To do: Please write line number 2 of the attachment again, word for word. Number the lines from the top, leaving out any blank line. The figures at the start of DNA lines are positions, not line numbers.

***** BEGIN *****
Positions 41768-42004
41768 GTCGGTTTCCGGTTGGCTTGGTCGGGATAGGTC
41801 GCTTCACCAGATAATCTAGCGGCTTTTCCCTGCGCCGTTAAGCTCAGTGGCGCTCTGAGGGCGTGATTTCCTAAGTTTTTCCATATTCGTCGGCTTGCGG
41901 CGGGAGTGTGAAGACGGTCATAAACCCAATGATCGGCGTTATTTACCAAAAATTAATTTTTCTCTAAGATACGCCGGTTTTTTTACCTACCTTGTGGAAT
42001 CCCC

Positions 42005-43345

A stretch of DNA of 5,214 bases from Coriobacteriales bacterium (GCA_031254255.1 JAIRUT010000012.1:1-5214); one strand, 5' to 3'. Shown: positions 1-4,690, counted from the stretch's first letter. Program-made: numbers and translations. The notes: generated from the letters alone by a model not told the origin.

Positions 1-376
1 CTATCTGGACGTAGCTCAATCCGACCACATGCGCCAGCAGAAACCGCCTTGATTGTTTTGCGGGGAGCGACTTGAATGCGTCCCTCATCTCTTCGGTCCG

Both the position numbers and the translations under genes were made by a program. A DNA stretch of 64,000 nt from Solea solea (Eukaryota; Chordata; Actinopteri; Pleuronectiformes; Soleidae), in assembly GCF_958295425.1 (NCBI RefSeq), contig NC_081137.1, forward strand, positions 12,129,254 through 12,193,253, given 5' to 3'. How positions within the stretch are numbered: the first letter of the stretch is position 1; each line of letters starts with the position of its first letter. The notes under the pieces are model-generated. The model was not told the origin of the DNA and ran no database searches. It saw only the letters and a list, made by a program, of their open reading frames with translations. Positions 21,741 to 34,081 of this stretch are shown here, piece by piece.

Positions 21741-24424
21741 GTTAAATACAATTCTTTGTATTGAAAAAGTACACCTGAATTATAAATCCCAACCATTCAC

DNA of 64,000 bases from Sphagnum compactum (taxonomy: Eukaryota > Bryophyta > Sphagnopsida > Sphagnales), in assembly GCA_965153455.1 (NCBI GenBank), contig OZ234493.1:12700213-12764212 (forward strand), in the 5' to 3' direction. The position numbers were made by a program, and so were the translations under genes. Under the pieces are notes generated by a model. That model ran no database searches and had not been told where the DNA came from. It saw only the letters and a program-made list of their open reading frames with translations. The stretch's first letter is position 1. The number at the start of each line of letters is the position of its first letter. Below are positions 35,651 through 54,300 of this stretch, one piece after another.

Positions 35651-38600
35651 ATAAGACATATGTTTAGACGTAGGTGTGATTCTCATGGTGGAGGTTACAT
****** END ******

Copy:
41768 GTCGGTTTCCGGTTGGCTTGGTCGGGATAGGTC